Bowie Knife With Brass Knuckles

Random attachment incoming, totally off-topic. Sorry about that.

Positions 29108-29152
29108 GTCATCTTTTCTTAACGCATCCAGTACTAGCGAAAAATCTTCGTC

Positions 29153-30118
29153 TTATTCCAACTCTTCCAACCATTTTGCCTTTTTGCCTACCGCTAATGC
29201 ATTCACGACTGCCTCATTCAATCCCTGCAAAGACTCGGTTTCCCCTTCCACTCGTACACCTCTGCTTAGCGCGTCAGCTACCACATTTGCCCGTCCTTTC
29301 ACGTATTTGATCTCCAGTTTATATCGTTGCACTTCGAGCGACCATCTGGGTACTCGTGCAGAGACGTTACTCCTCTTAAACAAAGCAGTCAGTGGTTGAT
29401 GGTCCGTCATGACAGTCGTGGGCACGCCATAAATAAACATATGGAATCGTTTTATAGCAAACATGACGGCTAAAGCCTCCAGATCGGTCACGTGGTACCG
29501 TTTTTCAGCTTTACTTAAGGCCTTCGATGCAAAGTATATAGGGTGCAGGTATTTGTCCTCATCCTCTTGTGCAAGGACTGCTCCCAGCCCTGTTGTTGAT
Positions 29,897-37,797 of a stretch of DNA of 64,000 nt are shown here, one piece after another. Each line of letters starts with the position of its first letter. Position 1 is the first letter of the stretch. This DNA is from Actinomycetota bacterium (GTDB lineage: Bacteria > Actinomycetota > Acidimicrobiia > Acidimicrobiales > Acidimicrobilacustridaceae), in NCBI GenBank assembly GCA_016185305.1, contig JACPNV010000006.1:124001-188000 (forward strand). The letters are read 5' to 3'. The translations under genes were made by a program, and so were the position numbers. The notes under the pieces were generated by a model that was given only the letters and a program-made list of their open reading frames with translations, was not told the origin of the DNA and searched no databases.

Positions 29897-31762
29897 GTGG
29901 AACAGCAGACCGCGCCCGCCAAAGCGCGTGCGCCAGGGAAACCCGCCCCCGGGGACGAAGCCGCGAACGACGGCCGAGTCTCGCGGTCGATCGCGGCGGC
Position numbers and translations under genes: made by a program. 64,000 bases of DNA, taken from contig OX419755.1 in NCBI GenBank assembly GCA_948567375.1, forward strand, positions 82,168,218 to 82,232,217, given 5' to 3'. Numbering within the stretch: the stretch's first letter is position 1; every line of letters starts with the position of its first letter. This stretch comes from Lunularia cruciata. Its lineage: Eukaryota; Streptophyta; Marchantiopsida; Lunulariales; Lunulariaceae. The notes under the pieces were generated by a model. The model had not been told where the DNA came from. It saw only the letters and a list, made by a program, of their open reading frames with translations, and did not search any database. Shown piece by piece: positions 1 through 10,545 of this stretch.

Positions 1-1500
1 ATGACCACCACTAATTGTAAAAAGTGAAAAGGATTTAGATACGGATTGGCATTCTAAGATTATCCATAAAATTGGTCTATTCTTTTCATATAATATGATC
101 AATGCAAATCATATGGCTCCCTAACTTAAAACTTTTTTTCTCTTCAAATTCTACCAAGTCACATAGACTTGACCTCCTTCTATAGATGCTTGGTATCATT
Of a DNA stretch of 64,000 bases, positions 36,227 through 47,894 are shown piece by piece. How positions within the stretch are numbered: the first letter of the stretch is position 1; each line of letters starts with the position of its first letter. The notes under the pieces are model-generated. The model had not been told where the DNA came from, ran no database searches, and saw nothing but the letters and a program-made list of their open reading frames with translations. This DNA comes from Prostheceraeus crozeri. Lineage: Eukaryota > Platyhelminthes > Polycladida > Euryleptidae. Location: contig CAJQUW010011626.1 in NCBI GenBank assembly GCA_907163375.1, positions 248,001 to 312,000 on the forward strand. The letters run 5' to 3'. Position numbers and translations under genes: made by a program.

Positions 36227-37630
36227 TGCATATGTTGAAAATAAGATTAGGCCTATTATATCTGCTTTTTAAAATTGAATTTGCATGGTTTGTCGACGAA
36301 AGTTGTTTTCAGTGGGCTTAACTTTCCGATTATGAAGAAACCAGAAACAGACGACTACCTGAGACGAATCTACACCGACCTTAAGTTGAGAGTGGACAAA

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The most famous version of the Bowie knife was designed by Jim Bowie and presented to Arkansas blacksmith James Black in the form of a carved wooden model in December 1830. Black produced the knife ordered by Bowie, and at the same time created another based on Bowie's original design but with a sharpened edge on the curved top edge of the blade. Black offered Bowie his choice and Bowie chose the modified version. Knives such as this, with a blade shaped like that of the Bowie knife, but with a pronounced false edge, are today called "Sheffield Bowie" knives, because this blade shape became so popular that cutlery factories in Sheffield, England were mass-producing such knives for export to the U. S. by 1850, usually with a handle made from either hardwood, deer antler, or bone, and sometimes with a guard and other fittings of sterling silver. The James Black Bowie knife had a blade approximately twelve inches long, two inches wide, and 0. 25 inch thick. The spine of the knife was covered with soft brass or silver, reportedly to catch the opponent's blade in the course of a knife fight, while a brass quillion protected the hand from the blade.